By Fergus Walsh
BBC News, Medical correspondent
How does NHS treatment for cancer patients measure up to that in France, where overall survival rates are higher?
Edward Eden is impressed by his care in France
France spends significantly more on healthcare than the UK and it does not have the same rationing of new expensive treatments.
The NHS has some of the finest cancer specialists in the world, and new techniques and treatments mean that survival rates are steadily improving.
And yet France does even better, with the best survival rates in Europe. So what are the differences between cancer care in the UK and France?
In part its down to speed of treatment.
The UK spends 8.3% of GDP on health, France 10.5% (OECD)
In 2000 the World Health Organization rated France the best country for health care in the world. The UK came 18th
The Centre René Gauducheau is a functional modern building on the outskirts of Nantes.
It is one of 20 specialist cancer centres in France and patients who come here know they are likely to get the best treatment.
Patients at the cancer centre don't need to worry that their radiotherapy may be delayed as can happen in Britain.
France simply has more radiotherapy machines - each costing up to £1 million.
Whereas the UK has 279 linear accelerators, France has 336 - 20% more for the same population
France also has more doctors - meaning faster access for patients.
The UK has 2.3 doctors for every 1,000 people. France has 3.4 - that's 50% more doctors.
In the day care centre I met Edward Eden who retired to France from Scotland eight years ago.
The chemotherapy he is now receiving for prostate cancer was only approved for the NHS last year - long after it became widely used in France.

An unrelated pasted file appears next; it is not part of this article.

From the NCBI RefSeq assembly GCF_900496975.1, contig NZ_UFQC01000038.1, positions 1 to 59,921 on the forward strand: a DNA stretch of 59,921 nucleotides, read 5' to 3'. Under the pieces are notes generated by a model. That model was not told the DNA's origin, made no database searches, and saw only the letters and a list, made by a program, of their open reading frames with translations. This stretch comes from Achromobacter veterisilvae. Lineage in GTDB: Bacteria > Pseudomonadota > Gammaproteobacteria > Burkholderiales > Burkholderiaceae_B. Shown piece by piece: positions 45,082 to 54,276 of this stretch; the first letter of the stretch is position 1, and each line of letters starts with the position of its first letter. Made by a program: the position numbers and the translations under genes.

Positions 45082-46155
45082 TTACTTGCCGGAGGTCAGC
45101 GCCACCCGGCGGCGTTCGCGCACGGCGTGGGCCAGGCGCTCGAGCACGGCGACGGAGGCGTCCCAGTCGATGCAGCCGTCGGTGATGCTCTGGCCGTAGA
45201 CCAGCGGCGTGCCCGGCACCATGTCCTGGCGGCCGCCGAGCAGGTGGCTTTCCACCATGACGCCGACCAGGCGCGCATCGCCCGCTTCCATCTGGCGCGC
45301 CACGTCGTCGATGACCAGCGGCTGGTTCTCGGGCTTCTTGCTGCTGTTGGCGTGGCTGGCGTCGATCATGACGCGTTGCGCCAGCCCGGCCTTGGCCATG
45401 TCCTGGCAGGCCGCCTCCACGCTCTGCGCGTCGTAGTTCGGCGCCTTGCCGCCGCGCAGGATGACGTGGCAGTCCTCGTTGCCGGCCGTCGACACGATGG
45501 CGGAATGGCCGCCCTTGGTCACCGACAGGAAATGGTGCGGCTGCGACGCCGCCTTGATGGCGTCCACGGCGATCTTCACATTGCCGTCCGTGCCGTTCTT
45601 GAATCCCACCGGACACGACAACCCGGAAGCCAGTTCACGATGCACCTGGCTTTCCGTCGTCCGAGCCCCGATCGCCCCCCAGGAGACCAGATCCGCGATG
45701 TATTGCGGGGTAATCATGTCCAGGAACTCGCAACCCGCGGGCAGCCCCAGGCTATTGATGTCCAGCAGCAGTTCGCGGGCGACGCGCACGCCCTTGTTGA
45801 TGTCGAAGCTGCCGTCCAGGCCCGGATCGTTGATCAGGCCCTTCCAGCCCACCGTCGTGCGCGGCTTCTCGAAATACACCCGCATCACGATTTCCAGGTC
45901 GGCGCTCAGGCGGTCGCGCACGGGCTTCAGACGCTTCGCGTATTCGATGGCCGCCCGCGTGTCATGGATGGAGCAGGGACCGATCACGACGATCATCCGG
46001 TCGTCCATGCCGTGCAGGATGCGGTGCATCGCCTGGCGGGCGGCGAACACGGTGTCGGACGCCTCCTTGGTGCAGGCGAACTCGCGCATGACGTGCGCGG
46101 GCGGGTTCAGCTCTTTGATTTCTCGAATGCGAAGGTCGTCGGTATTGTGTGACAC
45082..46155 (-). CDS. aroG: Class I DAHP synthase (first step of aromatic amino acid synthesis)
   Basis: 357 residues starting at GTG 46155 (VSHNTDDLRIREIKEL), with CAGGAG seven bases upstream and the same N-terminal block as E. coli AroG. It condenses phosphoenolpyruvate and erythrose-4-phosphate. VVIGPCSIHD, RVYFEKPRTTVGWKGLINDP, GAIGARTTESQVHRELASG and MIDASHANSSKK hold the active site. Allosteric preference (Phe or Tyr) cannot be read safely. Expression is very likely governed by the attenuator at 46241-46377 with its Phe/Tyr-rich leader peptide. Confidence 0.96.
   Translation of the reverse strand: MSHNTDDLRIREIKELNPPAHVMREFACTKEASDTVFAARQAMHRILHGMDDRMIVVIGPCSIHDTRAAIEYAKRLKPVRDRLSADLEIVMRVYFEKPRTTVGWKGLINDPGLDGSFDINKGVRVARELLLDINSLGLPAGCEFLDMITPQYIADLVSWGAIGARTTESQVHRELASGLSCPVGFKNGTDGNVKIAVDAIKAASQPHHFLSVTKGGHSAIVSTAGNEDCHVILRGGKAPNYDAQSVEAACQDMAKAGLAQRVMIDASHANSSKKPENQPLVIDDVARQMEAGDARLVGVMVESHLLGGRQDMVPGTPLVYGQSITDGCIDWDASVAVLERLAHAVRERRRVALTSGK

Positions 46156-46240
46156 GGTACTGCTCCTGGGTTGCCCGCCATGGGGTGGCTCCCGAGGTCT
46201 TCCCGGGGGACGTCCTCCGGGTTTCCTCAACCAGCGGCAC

Mr Eden is receiving Taxotere, which costs £8,000 for a course of treatment.
"The time it takes to see a doctor seems much quicker than the NHS," he said.
" From the moment I was diagnosed the treatment has been rapid and efficient - and no one has ever raised the subject of cost."
And that brings us to perhaps the starkest difference in treatment between France and the UK: access to new cancer medicines.
Research from the Karolinska Institute in Sweden published last week suggests the UK spends over £400 million a year on cancer drugs. France spends in excess of £900 million.
In France costly new cancer drugs are paid for out of a central budget.
The French government voted a few years ago that the raft of expensive new treatments should be ring-fenced so that hospitals did not have to choose between a cancer drug which extends life by a few months, and drugs for diabetes or heart disease.
Dr Francois Pein, the director of research at the Centre René Gauducheau believes there is a paradox about healthcare in Britain.
He said; "You are world-leaders in developing new cancer medicines, yet patients in France get the new drugs denied to your patients."
For example, we met Jean le Rouzo who has advanced bowel cancer and was receiving his latest infusion of Avastin. It costs £2,000 a month.
It is not available to NHS patients because the National Institute for Health and Clinical Excellence (NICE) which advises on new drugs says it is too expensive.
The drug prolongs life by around five months. In guidance published in January NICE said it was "not compatible with the best use of NHS resources".
By protecting the budget for new cancer drugs France has made a clear statement that cancer care is a priority above other health issues.
A raft of expensive new cancer drugs are on the horizon and these are likely to trigger a major debate in Britain what priority we should give to cancer.